Brown, of the Bipartisan Policy Center, noted that families being separated or children with U.S. citizenship forced to leave the country when their parents are deported are common stories. So, too, is the story of a family who arrived legally, tried and failed to retain their legal status, and remained without legal documentation.

“Here’s somebody who doesn’t have an easy way to come — a job offer, a U.S. family member to sponsor them — so they’re trying to make their own case to immigrate,” she said of the Singhs. “But the United States is not built that way.”

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Singh’s family didn’t hold up well in his absence. Anirudh wrote a letter to Santa in 2020 asking for his dad to come back. On Christmas Day, Shashi said, he opened every door in the house, asking, “Is Dad here?”

In February 2021, a clinical psychologist conducted an assessment of Anirudh, finding that the separation from his father had caused him “intense stress” and anxiety.

“Anirudh and his family were confronted with family separation at the same time as they faced instability, fear, and chaos due to the global pandemic,” psychologist Malena Vinocur wrote in the assessment, which the family provided to The Times. “When asked about this, Anirudh stated tearfully, ‘My dad not being here… it ruins everything.’”

Elena moved home from a dorm at UC Irvine, where she had just completed her first quarter, as the campus shut down because of the pandemic. When the campus reopened, she considered moving into an apartment with friends. But she couldn’t bear to leave her mom and brother.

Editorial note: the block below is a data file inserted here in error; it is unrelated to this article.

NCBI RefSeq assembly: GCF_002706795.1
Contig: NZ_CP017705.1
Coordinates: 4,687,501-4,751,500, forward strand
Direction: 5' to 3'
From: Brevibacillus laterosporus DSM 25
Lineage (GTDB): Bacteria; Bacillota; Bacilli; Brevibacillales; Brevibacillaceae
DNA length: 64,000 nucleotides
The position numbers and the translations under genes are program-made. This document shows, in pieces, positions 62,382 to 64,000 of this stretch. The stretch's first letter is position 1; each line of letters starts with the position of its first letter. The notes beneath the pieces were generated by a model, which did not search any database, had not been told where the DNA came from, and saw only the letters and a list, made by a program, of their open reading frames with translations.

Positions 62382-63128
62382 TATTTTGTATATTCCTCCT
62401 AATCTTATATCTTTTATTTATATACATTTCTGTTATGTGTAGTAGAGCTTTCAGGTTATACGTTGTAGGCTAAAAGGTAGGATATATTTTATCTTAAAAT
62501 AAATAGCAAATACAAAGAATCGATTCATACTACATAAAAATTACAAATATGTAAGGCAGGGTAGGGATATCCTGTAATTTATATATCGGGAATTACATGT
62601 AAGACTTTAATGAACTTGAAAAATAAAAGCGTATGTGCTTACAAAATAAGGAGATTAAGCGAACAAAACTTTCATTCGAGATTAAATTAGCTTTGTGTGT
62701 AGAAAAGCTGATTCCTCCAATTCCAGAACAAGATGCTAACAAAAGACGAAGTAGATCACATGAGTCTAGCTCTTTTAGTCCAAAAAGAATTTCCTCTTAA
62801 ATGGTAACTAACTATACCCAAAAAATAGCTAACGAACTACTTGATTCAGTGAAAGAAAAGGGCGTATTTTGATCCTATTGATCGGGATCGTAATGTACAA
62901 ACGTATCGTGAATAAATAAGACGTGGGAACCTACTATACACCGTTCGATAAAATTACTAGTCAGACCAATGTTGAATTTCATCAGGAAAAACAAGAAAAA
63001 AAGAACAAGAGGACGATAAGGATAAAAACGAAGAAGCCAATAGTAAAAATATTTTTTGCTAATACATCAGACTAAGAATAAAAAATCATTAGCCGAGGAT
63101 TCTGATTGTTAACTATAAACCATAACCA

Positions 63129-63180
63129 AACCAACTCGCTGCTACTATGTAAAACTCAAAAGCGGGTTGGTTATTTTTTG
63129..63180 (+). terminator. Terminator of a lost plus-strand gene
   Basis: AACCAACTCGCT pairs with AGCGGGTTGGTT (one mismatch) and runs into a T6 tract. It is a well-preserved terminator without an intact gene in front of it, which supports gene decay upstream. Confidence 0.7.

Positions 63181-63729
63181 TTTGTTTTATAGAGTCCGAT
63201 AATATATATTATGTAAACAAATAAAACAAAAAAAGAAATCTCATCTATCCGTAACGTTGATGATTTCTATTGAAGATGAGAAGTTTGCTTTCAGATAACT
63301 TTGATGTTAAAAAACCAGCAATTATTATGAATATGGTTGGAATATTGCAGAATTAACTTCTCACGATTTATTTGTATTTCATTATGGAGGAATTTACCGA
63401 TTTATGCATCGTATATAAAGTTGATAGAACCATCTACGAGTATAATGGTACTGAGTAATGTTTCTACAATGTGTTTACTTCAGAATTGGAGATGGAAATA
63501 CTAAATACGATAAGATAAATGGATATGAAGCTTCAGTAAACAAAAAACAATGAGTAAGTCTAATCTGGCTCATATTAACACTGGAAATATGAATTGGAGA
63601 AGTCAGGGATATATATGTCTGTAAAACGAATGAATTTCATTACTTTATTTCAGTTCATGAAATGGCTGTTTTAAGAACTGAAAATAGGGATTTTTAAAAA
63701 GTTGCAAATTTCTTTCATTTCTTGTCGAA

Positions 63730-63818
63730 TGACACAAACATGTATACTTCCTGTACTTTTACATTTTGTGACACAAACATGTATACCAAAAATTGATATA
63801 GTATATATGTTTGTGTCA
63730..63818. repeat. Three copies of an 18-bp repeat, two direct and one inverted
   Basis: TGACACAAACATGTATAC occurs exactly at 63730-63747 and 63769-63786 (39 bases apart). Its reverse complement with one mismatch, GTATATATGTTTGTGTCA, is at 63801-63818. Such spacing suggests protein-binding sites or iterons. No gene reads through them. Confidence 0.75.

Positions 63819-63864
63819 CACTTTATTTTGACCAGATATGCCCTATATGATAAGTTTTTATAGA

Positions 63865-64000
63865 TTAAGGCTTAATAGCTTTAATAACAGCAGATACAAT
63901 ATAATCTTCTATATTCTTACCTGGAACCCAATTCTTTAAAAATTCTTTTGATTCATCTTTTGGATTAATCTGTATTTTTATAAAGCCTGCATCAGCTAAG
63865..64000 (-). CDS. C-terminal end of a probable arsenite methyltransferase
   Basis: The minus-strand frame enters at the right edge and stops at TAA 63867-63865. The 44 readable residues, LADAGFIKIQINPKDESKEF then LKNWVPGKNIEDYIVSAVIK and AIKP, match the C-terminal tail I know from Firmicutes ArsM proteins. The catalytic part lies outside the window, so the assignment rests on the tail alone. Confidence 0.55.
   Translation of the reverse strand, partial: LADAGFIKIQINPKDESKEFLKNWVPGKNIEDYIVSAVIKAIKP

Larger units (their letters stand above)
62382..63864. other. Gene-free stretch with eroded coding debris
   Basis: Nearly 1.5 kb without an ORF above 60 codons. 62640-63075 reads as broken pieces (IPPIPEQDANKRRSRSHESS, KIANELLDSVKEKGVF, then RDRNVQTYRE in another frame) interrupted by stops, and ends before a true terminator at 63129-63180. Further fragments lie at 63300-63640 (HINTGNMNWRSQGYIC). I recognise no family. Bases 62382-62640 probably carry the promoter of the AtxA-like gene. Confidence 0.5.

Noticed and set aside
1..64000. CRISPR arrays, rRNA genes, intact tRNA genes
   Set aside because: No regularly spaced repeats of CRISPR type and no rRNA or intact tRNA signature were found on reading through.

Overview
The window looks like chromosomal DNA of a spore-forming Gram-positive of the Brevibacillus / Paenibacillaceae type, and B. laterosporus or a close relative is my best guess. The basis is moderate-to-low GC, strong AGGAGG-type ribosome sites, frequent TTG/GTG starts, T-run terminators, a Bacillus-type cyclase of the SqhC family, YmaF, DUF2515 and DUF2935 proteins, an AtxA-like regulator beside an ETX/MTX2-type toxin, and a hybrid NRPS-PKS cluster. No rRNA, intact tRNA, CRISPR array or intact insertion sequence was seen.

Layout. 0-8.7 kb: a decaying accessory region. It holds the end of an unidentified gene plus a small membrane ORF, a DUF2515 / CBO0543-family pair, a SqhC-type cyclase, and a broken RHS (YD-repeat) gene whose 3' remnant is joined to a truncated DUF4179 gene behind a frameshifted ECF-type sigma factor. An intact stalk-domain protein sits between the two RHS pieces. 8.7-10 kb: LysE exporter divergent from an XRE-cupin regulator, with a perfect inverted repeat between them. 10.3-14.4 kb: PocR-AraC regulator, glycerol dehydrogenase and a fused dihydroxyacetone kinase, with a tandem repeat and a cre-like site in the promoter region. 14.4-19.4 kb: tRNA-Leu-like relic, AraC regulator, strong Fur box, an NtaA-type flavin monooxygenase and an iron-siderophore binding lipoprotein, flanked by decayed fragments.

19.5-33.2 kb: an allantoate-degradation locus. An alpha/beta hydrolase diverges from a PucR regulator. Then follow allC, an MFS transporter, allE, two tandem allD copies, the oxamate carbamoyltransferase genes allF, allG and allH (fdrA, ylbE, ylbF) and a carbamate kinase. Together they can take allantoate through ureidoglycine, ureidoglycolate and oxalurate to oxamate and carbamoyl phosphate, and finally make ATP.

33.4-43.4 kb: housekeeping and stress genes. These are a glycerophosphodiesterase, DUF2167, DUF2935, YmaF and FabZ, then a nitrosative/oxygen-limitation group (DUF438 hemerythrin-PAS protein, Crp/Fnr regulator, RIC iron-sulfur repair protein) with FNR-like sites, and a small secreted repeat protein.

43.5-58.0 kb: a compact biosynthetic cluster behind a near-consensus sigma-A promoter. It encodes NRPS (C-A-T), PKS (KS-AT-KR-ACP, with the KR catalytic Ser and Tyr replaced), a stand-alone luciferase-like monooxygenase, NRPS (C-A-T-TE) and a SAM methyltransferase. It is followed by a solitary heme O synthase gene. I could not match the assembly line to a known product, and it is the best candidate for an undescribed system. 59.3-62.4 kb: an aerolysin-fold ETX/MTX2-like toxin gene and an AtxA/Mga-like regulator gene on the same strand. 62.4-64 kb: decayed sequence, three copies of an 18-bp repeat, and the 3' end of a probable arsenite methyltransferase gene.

“We’ve gotten past the public health crisis, but my family is still in crisis,” she told The Times.

The family, once ashamed of their immigration status, opened up about their experiences to a small circle of friends whom they leaned on for support.

But as the months dragged on, Shashi grew increasingly anxious. She said she feels guilty about asking her husband to go to India to take care of her mother. She’s also angry at a U.S. immigration system that allowed her family to slip through the cracks despite their repeated attempts to do things lawfully.

“I tried my best to be strong for my kids,” Shashi said, tearing up, “but I’m not that much strong anymore.”

Pradyuman Singh has twice requested humanitarian entry through the U.S. Consulate in India. The first request was denied; he said he was never contacted for an interview the second time. In an August 18, 2022, letter to Singh’s attorney, Department of Homeland Security parole unit chief Timothy Meadows wrote that entry under parole cannot bypass regular immigration procedures and that “the totality of the equities in [Singh’s] case does not warrant a favorable exercise of ICE’s discretionary parole authority.”

In January, Singh obtained a Mexican tourist visa and flew from India to Tijuana to meet Raj, his lawyer. They requested humanitarian parole, which was denied.

They asked again for humanitarian parole in May. Citing Singh’s medical recruitment agency, he also requested entrepreneur parole, which is for immigrants who can prove that their startup would provide a significant public benefit. Both applications remain pending.

“The Singhs are not lawyers and they don’t have a USCIS handbook. They fell in love with this country; they solicited legal advice and lawyers including me provided them with advice; they followed that advice,” Raj said. “The Singhs never ran, never tried to do anything false, tried to adhere with every single law possible.”

For Singh, living in Tijuana provided another benefit — seeing his son, the only member of the family with a U.S. passport. On their most recent visit, they went shopping at a mall, ordered room service and watched “Die Hard” on Singh’s laptop, lying side by side until they drifted off to sleep.

Singh has missed three Father’s Days, Elena’s 21st birthday and his 25th wedding anniversary, which he and Shashi celebrated in June over FaceTime with Champagne. Elena hopes her father will make it back in time for her college graduation in December.

Throughout the years, even before becoming separated from his family, Singh considered leaving the U.S. He could go to Russia, where he lived for 18 years and owns two apartments and an office. Or he could go back to India, where he owns more properties and recently invested in a grocery store chain.

But he feels trapped. Home, for his children, is California.